To shake myself free I had to rebel both against booze and my peers’ futile rebellions. My friends would stand up boldly declare to the world that they were done forever with their self-medication of choice. Two weeks later they’d be back to it, sulky and saddened and no longer talking so big. That wasn’t an appealing model. Besides I was too shy for big pronouncements. I’d heard a little about twelve-step programs but couldn’t see their gears meshing with mine. Admit that I’m powerless and that I need to ask a higher power to get me out of trouble?! It made more sense to me to admit that no one was going save my butt and the power was in my hands alone. It was up to me.

I made my vow in silence. No one knew but me. I promised myself that I wouldn’t drink again unless I wanted to. That was it! There was no rule to push against or cheat on. There was no community behind whose back I could sneak. Every time I had the urge or the opportunity I had one simple obligation: to answer the question “do I really want this?” It kept coming up “no.” It still does.

There was both a cliff and a slope to this process. Hard booze disappeared immediately in the rearview mirror and so did wine. Except for once. On my eighteenth birthday I hitched into the New Hampshire mill town I lived near and picked up a flask of Portuguese wine (the fall of the dictatorship earlier that year had put an end to an international boycott). I just wanted to do it legally one time. No more making fake IDs for me!

The trail that had led me away from booze was still there when the time came to walk it again. I had nothing to prove to anyone so I could guide my own withdrawal. When my co-workers surprised me with a mango birthday flan from the Puerto Rican flan queen herself I had to be a good sport- I know better than to anger the flan spirits! At first I’d dress up my potatoes with some ketchup. Soon, though, it started to taste like corn syrup to me. Sugar had stopped being invisible to me.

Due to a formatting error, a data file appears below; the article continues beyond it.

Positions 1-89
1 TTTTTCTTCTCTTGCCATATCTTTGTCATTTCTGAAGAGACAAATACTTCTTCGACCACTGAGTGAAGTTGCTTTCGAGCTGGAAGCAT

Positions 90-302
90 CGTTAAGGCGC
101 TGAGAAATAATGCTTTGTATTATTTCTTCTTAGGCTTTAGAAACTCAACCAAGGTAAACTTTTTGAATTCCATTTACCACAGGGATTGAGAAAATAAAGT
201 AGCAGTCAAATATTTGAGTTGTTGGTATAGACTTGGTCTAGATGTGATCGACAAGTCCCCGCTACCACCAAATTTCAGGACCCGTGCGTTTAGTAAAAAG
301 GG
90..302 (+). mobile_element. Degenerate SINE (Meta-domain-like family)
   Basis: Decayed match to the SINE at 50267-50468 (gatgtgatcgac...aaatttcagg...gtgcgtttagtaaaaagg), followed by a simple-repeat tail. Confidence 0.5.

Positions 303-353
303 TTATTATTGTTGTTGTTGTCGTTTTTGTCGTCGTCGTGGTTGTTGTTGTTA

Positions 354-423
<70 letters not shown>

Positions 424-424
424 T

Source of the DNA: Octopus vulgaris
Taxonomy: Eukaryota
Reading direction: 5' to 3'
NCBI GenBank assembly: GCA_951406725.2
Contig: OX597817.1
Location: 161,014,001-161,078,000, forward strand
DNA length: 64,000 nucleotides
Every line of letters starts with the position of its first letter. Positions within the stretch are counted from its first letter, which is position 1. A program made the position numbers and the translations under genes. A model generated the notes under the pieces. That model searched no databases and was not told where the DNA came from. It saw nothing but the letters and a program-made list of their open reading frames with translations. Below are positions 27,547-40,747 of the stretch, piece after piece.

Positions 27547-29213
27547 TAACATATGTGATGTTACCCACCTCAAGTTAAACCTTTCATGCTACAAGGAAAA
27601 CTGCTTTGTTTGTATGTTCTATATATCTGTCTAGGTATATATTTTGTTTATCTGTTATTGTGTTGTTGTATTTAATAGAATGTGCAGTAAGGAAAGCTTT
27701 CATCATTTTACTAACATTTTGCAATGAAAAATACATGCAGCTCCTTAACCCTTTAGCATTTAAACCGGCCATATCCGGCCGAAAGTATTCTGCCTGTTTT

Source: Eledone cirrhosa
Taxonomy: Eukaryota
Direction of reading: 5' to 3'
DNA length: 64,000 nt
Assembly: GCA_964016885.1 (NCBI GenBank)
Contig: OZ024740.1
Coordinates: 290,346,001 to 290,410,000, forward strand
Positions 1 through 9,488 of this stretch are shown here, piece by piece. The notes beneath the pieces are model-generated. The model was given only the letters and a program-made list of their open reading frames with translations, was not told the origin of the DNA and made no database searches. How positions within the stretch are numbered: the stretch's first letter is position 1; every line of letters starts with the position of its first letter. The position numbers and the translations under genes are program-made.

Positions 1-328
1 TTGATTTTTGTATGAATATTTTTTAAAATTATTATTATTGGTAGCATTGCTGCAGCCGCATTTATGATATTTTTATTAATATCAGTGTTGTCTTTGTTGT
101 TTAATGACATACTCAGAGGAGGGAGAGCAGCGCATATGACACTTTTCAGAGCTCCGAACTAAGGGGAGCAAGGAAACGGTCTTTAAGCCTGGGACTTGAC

What difference has it made? Good question. I no longer nod off in a three PM blood-sugar slump. My doctor says I’ve got low systemic inflammation. That’s a good thing. High inflammation gives rise to all kinds of chronic trouble. It even makes your cholesterol all gooey so it gums up the arteries and makes the heart work extra hard. Sugar is a big player in the inflammation scene.

OK, last call for questions. No, it doesn’t bother me to be around drink or pastries. I’m cool. No, I was never interested in the chemical wonder- sweeteners. I hate cancer. Stevia? Hey, that’s one cool herb, isn’t it? I’ve only discovered it recently and it is nice to have around, I don’t have constant sweet tooth I need to cater to, though. My weight? No, dammit! It hasn’t made my belly shrink! It’s just not fair!

April, to me, is Glycemic Liberation Month (feel free to have a cookie in my honor). I may have chosen to go all obsessive with this, but sugar isn’t meth. It doesn’t have to be all or nothing. Cutting back a little will bring a little health benefit. Cutting back more will bring more. As for me, I told myself I’d try this for ten years and then evaluate how it’s going. I’m almost there. I don’t expect any big changes.




Categories: Health

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1 reply »

  1. my own journey reducing sugar in my diet has begun. I told my partner I like cashews more now because they are sweet and he laughed.